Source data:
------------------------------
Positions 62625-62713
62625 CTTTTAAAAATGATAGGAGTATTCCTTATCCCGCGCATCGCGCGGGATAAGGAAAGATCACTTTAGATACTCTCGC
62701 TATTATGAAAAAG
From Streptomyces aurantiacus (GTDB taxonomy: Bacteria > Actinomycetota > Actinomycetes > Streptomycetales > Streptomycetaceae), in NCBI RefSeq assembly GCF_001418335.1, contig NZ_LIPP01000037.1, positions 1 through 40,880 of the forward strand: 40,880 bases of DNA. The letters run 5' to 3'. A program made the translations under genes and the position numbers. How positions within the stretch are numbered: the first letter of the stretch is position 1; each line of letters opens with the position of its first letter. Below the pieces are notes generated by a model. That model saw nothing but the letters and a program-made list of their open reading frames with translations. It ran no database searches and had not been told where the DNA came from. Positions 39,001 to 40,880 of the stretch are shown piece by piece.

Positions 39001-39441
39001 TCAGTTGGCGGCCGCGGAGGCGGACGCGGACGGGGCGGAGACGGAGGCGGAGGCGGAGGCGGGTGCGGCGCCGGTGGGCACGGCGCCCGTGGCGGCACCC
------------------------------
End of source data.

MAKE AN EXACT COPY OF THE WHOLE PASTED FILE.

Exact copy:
Positions 62625-62713
62625 CTTTTAAAAATGATAGGAGTATTCCTTATCCCGCGCATCGCGCGGGATAAGGAAAGATCACTTTAGATACTCTCGC
62701 TATTATGAAAAAG
From Streptomyces aurantiacus (GTDB taxonomy: Bacteria > Actinomycetota > Actinomycetes > Streptomycetales > Streptomycetaceae), in NCBI RefSeq assembly GCF_001418335.1, contig NZ_LIPP01000037.1, positions 1 through 40,880 of the forward strand: 40,880 bases of DNA. The letters run 5' to 3'. A program made the translations under genes and the position numbers. How positions within the stretch are numbered: the first letter of the stretch is position 1; each line of letters opens with the position of its first letter. Below the pieces are notes generated by a model. That model saw nothing but the letters and a program-made list of their open reading frames with translations. It ran no database searches and had not been told where the DNA came from. Positions 39,001 to 40,880 of the stretch are shown piece by piece.

Positions 39001-39441
39001 TCAGTTGGCGGCCGCGGAGGCGGACGCGGACGGGGCGGAGACGGAGGCGGAGGCGGAGGCGGGTGCGGCGCCGGTGGGCACGGCGCCCGTGGCGGCACCC